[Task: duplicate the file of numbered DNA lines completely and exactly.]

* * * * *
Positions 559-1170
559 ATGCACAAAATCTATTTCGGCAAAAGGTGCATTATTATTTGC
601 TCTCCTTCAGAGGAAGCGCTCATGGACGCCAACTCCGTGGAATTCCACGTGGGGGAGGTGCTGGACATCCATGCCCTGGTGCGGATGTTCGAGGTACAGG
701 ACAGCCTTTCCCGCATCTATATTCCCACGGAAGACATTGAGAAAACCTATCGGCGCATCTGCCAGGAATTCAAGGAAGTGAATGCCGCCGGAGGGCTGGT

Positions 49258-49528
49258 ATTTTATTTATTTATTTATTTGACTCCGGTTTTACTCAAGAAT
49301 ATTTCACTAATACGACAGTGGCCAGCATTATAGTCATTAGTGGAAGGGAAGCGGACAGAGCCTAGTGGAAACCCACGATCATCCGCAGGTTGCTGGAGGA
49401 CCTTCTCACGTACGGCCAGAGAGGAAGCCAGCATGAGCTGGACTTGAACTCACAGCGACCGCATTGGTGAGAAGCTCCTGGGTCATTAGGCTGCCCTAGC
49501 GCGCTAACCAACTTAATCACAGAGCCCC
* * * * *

Positions 559-1170
559 ATGCACAAAATCTATTTCGGCAAAAGGTGCATTATTATTTGC
601 TCTCCTTCAGAGGAAGCGCTCATGGACGCCAACTCCGTGGAATTCCACGTGGGGGAGGTGCTGGACATCCATGCCCTGGTGCGGATGTTCGAGGTACAGG
701 ACAGCCTTTCCCGCATCTATATTCCCACGGAAGACATTGAGAAAACCTATCGGCGCATCTGCCAGGAATTCAAGGAAGTGAATGCCGCCGGAGGGCTGGT

Positions 49258-49528
49258 ATTTTATTTATTTATTTATTTGACTCCGGTTTTACTCAAGAAT
49301 ATTTCACTAATACGACAGTGGCCAGCATTATAGTCATTAGTGGAAGGGAAGCGGACAGAGCCTAGTGGAAACCCACGATCATCCGCAGGTTGCTGGAGGA
49401 CCTTCTCACGTACGGCCAGAGAGGAAGCCAGCATGAGCTGGACTTGAACTCACAGCGACCGCATTGGTGAGAAGCTCCTGGGTCATTAGGCTGCCCTAGC
49501 GCGCTAACCAACTTAATCACAGAGCCCC